Sunday, October 14, 2012

Visiting the beach

Since forever, Gene has been wanting to go to the beach.  Just go dip his feet into the water, get some sun and generally go on a tiny vacation. We finally made our reservations and went hopping, skipping and traveling down the back roads to Port Aransas - someplace I hadn't been to in like forever.  One of my favorite parts was going over to the Island on the public ferry - I just love ferries.  Port Aransas is a smaller laid back sort of town a little north-east from Corpus Christi.  You reach it by going over bay to where is sits between the Gulf of Mexico and the Bay. 

We stayed at a funky little cottage style motel called A Laughing Horse Lodge, all painted in bright coast colors of hot pink, turquoise blue and lime green.   it was enjoyable in an old fashioned Texas beach town sort of way.  is the slide show of our room.  Since we had a kitchenette we cooked a bit... we're being careful with our money these days and even that was pretty fun.  I think the room was half the fun, it was so close to the beach and really nice.  We found a very simple homey restaurant that the locals eat at when they grow tired of fish (although we had some really tasty fried grouper for lunch).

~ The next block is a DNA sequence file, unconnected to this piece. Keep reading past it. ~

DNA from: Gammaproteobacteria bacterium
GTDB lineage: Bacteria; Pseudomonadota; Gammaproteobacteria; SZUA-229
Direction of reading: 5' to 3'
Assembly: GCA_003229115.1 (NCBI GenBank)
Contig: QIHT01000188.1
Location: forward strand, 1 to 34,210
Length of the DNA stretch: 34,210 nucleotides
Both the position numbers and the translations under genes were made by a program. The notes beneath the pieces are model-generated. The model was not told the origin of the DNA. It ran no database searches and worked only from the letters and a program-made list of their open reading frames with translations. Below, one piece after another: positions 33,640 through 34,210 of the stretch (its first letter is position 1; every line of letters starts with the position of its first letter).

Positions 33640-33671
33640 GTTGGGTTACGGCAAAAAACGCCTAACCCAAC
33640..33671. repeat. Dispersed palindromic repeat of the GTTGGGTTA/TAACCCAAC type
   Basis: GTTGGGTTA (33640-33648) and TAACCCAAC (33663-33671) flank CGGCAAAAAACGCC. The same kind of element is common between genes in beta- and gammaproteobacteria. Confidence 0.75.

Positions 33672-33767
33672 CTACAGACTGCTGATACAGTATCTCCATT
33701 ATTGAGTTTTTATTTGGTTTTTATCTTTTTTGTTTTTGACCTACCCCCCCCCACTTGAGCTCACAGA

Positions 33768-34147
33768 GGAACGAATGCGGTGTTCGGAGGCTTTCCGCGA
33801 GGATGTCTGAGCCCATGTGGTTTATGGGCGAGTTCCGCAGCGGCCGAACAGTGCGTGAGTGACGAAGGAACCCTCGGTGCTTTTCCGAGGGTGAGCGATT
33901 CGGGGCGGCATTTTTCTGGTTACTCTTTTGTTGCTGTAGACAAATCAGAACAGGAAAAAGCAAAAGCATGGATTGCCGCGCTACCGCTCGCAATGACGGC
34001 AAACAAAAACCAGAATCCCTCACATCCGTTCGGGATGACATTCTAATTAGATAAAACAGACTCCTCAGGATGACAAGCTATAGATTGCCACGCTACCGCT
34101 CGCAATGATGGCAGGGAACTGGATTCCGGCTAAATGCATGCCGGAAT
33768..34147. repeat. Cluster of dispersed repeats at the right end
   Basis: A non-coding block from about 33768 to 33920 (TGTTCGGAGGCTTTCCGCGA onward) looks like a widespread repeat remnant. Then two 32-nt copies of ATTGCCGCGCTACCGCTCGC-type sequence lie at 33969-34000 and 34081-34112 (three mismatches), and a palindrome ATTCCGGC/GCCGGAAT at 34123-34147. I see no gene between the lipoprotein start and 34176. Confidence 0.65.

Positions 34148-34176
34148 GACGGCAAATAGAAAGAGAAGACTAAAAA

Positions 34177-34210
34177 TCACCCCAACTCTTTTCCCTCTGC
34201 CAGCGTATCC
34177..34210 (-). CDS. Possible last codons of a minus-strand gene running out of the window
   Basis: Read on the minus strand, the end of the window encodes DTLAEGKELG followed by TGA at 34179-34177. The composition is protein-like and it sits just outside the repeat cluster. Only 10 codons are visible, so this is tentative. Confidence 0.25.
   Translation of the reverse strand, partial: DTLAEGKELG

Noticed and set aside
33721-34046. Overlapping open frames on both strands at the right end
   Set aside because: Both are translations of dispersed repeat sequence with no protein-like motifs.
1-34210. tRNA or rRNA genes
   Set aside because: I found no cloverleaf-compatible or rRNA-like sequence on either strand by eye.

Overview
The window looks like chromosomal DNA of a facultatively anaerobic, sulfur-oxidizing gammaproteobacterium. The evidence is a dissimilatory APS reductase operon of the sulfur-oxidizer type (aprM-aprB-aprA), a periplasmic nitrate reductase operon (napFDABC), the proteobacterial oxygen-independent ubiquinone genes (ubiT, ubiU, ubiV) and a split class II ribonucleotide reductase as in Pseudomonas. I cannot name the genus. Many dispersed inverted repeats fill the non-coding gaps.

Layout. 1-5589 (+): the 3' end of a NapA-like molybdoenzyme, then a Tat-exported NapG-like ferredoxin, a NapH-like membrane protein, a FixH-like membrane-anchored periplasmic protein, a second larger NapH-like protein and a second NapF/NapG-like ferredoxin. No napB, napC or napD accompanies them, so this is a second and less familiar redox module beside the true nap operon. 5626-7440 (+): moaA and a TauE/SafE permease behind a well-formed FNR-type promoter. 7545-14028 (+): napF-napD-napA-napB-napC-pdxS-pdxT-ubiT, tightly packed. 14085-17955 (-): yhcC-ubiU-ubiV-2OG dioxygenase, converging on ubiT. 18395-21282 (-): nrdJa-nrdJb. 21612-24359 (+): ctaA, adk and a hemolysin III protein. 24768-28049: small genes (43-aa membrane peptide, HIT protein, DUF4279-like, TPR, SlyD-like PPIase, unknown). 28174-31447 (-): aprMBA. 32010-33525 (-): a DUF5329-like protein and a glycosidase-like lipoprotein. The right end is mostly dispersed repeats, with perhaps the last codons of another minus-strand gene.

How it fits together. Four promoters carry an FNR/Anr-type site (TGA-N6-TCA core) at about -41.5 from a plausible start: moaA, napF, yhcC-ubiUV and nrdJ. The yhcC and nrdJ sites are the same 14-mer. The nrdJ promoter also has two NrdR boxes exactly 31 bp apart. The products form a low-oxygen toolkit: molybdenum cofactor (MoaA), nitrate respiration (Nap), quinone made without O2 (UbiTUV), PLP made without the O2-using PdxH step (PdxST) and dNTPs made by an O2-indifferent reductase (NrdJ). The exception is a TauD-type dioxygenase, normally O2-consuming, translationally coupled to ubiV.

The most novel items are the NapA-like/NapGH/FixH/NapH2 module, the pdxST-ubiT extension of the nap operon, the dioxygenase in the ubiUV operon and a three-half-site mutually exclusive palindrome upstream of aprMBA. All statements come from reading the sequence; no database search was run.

We hit the beach in the early evening and I carefully waded in the shallow part while Gene ventured out further.  It was somewhat windy but we managed to stay out for over an hour before it grew to dark and misty for us to stay out.  Our next day we ventured out  for more but before going to the actual beach we had managed to visit the Leonabelle Turnball Birding Center in Port Aransas and identified a great many birds, including hummingbirds, spoonbills, grebes, cormorants and such. It's part of the Port Aransas Wetlands Park and we did walk around the rushes and the rest of the marsh plants. Lots of both white and brown pelicans.   Gene found a friendly nature photographer who told him we needed to come out early to see the gators.  After the view from the observation piers we headed out to a glorious day of sun, sand and water. I finally thought of how to sit on the sand and let the water roll over me.  Port Aransas sand is extremely fine so it had a tendency to pull us down.  We looked for shells but saw very little although the little butterfly shells could still be found.   Later we realised in our enthusiasm we hadn't covered all of us with the proper sun screen so we both had some sunburn.  But isn't that part of the beach as well. 

Friday saw us heading out going up the coast to the Rockport-Fulton area which is a lovely town on the bay side of the Gulf.  we really loved it and have decided we need to come back and look at it slower.  It's a nice quiet fishing tourist town with some lovely vacation homes, sculptures and mounds of windswept trees rushing and mounding over the area. It's decidedly a more posh sort of area than Port A, filled with large expensive boats and huge vacation homes right on the bay itself.

 I really loved the Big Blue Crab which perches on its pedestal near the water.  This area is noted for it's Blue Crab and Stone Crab.  We decided to try to go crabbing next time on the coast. You can get a day license to fish for them and that's about all we'd need.